Eric Toensmeier: Uh huh.

Caryn Hartglass: This is just devastating. And it’s primarily due to petrol chemical fertilizers putting too much nitrogen into our water supply. Along with pesticides and herbicides. What are the Draw Down solutions?

Eric Toensmeier: Excellent question. The first one is nutrient management. What’s really interesting – not in a good way – but what’s really interesting about chemical fertilizers is that they are routinely over applied. So people are putting down more fertilizer than they need. Often because the price is very low, sometimes there’s government subsidies, and so on. A sort of like risk management strategy. You think, okay well I’d rather put out too much than too little. Because if there’s too much, I’ll still got my crop. And what happens when people over apply fertilizer is that it ends up in waterways and cause of all this damage and it off gases as nitrous oxide, which is 290 times more powerful than carbon dioxide.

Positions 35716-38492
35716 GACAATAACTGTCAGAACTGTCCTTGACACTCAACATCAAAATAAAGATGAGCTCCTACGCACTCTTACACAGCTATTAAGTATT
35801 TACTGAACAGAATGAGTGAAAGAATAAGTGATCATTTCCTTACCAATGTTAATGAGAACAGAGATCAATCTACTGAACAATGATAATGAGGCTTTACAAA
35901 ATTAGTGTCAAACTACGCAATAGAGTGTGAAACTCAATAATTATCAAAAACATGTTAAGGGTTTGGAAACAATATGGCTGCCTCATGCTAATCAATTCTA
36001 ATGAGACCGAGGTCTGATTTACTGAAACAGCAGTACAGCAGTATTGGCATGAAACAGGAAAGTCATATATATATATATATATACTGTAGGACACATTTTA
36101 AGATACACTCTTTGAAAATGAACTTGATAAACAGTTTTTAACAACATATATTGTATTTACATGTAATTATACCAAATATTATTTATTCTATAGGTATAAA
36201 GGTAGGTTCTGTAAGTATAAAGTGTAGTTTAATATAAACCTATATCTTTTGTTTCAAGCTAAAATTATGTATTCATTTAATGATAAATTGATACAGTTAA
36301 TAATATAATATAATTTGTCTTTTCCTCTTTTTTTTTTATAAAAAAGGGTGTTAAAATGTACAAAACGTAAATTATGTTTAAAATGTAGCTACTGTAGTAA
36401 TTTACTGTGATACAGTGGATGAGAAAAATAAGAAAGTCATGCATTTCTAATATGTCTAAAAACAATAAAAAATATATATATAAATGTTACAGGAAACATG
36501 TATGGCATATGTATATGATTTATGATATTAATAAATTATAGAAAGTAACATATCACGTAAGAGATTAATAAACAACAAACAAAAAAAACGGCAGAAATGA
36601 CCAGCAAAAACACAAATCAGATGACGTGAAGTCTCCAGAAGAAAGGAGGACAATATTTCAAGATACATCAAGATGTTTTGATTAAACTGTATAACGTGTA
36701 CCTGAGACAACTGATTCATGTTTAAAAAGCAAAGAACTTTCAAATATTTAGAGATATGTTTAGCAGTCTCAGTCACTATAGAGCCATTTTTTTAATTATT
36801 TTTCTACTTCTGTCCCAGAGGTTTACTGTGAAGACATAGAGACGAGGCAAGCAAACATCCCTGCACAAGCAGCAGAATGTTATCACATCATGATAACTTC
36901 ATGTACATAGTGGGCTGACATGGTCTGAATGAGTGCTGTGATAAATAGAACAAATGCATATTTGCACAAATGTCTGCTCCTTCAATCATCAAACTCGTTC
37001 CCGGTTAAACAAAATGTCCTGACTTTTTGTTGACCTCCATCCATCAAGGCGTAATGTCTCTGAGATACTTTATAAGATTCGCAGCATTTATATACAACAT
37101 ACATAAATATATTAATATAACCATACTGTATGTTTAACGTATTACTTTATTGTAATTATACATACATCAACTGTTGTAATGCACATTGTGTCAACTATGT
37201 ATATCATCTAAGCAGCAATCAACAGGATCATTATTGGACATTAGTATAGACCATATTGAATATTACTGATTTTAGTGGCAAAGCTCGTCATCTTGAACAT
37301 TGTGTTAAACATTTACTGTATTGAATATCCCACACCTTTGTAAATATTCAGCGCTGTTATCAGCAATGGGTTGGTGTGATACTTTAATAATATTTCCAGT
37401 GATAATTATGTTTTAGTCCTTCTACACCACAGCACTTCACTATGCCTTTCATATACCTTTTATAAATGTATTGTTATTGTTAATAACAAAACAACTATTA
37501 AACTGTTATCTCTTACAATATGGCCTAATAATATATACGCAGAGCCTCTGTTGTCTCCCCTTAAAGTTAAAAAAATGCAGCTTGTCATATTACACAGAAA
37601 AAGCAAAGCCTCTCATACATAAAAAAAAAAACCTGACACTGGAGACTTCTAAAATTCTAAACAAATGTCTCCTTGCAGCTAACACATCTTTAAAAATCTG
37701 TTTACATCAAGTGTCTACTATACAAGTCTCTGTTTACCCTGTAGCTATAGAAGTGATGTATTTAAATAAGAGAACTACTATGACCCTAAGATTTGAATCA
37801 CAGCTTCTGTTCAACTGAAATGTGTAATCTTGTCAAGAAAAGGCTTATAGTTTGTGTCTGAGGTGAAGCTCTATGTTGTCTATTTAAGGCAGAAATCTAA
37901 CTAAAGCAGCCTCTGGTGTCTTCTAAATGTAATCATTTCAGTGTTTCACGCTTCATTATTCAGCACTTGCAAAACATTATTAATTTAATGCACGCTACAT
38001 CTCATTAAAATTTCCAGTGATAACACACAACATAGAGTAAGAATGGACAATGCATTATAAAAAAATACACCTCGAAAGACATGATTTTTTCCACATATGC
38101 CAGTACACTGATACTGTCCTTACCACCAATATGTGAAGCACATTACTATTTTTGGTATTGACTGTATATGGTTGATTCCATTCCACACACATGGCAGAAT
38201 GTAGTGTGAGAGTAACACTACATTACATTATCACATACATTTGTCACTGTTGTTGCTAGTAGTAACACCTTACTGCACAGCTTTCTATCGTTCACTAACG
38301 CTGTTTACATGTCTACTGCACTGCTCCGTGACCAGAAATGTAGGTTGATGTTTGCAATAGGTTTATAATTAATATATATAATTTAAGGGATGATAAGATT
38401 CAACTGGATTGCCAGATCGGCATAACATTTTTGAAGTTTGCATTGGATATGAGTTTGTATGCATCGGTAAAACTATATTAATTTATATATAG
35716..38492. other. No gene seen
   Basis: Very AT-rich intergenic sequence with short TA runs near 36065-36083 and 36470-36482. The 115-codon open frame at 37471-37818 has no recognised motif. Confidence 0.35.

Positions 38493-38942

Caryn Hartglass: Wow.

Eric Toensmeier: So dialing back the fertilizer is number one. Just applying the amount you need is number one, which actually saves farmers money. So that’s one solution that looks at this. We also have a regenerative agriculture solution. Which looks at annual cropping systems and how fertility can be provided on the farm with green manures, with compost applications, and various kinds of organic fertilizers. So we can shift away from… And also agroforestry solutions…also nitrogen fixing trees which themselves provide fertility. So there are number of ways to get around this issue. And also buffers, which are part of our agroforestry system, involve basically a strip of perennial vegetation like trees along waterways, which help too. Basically, their roots suck up the excess fertilizer and use it to grow, and keep it from entering the waterways, so we actually have four or five different solutions that look at this particular issue.

Caryn Hartglass: Okay, there are eighty exciting solutions that are presented in this Drawdown Project. Now, how is this information getting out so that people can really incorporate them?